NEW YORK — Europe's In Vitro Diagnostic Regulation has come into force, bringing into place a comprehensive remaking of the way that in vitro diagnostics are assessed and certified for placement on the European clinical market that has presented challenges for manufacturers and regulators alike.
When the regulation was enacted in 2017, it gave companies a transition period until May 26, 2022, to submit and gain certification of their tests, as well as for regulators to assemble the resources to evaluate them. Yet five years since it became law, Europe is still struggling to meet the requirements of the IVDR, which calls for the clearance of most tests by designated certification organizations, called notified bodies (NBs), before they can be sold for clinical use.
Under the previous European law regulating IVDs, 1998's IVD Directive, manufacturers were able to obtain a CE-IVD mark for their molecular tests following a self-certification process in the majority of cases. The IVDR ended that, requiring instead that most tests obtain a certificate from an NB, including those already certified under the IVDD, a decision that aligned Europe's pathway with the US and Japan.
By the end of 2021, though, only half a dozen NBs had been designated to certify IVDs in Europe, and since all tests on the market, not just new assays, require assessment, a regulatory bottleneck has emerged that prompted the EU to extend the date of application for legacy devices in a staggered way, depending on the class of the device, through 2028. Most molecular devices fall into Class C under the IVDR, meaning that if they currently hold a CE-IVD mark, they will require clearance by an NB by May 2026.
While this appeared to take some pressure off the European IVD market, the problems that caused the commission to extend the date of application to legacy devices have not gone away, and even though there are now seven NBs designated to assess devices under the IVDR, it's a far cry from the nearly two dozen that were designated to do so under the IVDD, or even the 18 organizations that have declared their intentions to seek designation for the IVDR.
The result is a congested regulatory system, with lengthy waiting lists, particularly for smaller companies with first-time tests, as NBs are tasked with certifying nearly every IVD in Europe within a few years, a situation that Erik Vollebregt, a life sciences and IP lawyer and founding partner of Amsterdam-based Axon Lawyers, likens to "a python trying to eat a water buffalo."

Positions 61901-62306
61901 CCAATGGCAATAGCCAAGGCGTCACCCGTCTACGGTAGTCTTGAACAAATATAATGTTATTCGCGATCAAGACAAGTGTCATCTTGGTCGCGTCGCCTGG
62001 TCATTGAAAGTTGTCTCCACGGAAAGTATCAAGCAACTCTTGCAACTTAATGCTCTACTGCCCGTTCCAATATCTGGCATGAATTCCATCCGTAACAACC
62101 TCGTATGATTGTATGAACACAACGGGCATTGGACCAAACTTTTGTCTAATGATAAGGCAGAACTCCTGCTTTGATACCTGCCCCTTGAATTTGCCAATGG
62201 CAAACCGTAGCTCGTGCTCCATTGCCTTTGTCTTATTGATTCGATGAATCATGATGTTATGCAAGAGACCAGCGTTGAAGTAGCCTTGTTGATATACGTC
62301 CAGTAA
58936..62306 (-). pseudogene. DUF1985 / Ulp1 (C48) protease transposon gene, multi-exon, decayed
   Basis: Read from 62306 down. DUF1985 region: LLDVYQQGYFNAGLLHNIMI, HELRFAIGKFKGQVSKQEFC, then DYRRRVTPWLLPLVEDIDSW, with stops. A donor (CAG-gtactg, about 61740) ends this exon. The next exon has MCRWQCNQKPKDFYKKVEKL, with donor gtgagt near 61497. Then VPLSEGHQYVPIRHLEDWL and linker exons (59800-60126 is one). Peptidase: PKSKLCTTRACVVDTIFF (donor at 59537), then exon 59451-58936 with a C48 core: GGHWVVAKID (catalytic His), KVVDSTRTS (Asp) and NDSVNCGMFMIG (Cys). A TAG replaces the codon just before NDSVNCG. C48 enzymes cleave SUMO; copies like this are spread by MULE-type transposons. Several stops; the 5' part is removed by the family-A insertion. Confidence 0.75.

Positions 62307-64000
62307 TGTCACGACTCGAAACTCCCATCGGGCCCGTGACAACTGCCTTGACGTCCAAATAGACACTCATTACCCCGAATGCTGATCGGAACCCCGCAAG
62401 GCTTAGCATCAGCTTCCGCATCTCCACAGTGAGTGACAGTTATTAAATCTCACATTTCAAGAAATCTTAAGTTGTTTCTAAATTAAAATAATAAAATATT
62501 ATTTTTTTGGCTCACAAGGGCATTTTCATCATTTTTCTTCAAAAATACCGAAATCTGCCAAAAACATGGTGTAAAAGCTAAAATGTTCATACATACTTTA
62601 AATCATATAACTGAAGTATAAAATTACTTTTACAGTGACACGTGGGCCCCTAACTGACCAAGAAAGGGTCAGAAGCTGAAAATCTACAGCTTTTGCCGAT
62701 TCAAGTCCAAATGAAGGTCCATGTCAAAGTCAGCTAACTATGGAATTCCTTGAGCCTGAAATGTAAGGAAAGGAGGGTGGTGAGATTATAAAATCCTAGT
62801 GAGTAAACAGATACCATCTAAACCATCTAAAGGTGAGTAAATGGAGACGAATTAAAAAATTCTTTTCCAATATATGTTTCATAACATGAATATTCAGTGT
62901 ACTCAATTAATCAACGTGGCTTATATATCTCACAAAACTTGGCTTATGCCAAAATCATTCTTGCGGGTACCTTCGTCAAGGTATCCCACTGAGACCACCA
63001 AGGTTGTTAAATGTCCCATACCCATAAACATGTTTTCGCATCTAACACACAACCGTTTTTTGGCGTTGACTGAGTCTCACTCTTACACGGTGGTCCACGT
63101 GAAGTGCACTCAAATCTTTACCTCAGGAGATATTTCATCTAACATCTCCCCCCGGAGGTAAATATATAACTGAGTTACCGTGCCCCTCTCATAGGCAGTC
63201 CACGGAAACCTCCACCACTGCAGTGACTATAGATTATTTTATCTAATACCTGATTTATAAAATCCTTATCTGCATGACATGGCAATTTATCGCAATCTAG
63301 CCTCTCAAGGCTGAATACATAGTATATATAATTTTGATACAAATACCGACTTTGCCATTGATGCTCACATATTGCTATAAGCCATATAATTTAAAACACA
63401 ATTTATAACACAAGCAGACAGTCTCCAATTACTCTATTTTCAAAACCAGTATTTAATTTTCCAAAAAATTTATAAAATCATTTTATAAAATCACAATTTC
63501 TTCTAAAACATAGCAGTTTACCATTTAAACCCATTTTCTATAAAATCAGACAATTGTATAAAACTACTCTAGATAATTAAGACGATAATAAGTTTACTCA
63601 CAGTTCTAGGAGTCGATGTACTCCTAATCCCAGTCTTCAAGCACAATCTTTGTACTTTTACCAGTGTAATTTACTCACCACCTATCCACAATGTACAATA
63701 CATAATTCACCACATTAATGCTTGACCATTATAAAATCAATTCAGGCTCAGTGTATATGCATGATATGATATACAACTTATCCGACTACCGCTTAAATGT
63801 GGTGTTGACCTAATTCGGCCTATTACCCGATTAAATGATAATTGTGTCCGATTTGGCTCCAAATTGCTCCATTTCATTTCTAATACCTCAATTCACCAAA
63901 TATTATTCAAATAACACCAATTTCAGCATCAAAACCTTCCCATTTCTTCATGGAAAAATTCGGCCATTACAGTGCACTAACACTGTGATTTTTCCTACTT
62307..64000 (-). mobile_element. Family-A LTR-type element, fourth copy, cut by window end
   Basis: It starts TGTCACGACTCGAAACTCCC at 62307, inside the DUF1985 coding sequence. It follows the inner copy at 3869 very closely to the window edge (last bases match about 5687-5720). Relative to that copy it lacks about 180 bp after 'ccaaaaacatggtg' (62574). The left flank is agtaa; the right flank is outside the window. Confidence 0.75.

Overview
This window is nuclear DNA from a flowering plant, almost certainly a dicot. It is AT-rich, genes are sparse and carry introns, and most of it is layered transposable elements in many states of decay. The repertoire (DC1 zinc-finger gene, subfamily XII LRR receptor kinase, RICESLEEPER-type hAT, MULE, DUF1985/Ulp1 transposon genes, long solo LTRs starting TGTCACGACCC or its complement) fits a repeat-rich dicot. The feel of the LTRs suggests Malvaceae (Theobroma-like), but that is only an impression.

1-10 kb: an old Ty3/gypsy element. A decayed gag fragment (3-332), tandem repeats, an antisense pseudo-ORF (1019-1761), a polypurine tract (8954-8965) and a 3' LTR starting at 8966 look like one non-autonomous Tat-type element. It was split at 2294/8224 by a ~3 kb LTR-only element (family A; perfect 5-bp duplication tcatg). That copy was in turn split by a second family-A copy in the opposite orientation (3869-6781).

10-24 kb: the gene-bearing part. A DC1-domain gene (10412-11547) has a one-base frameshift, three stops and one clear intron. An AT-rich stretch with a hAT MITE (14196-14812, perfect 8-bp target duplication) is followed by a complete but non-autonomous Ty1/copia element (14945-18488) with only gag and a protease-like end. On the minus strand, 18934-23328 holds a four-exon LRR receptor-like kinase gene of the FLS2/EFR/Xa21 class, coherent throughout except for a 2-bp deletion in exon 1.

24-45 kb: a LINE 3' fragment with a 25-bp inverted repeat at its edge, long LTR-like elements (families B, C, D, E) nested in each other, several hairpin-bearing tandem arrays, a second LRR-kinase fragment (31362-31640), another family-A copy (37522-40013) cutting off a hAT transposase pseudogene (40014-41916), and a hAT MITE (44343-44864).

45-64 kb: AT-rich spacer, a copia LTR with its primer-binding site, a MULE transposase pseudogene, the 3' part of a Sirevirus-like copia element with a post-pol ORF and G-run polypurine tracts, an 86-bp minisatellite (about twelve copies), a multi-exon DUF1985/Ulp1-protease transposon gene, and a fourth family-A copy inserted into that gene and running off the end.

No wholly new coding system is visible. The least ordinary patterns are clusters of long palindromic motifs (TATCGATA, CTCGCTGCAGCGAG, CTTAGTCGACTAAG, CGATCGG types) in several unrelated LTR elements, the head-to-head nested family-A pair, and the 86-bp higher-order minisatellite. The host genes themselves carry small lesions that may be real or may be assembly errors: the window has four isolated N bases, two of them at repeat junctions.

Vollebregt said in an interview that even if all 18 NBs that have announced their intention to be designated for the IVDR were designated and operating at full capacity, they still would not be able to meet the current transition timetable.
"Let's say they designate all of these 18, which is years out, there is still an enormous growth of certificates that need to be passed through the IVDR," said Vollebregt. He noted that MedTech Europe, an association representing most European IVD and medical device manufacturers, has calculated that a 780 percent increase in NB capacity would be necessary to "pass this bulge."
MedTech Europe said as much in a statement released on Thursday to mark the date of application, calling it an "important new chapter" for IVDs in Europe. The trade association said that it has supported the overhaul of regulatory requirements since it became law, noting that it not only requires a new pathway for conformity assessment but also implements a new risk classification system, updated clinical evidence requirements, a new post-market surveillance system, the introduction of a new database containing this information, and many other provisions, including those covering device identification and supply chain traceability.
However, it pointed out that the infrastructure is not yet in place to support this new system, a situation that creates challenges for the IVD sector. The association, in particular, drew attention to the lack of NB capacity, as well as to the need to finish the deployment of the Eudamed database, which will store data about devices on the market, their conformity assessments by NBs, as well as performance study data and post-market surveillance information.
MedTech Europe CEO Serge Bernasconi said in the statement that it is "critical that all needed infrastructure is put in place and made operational without delay."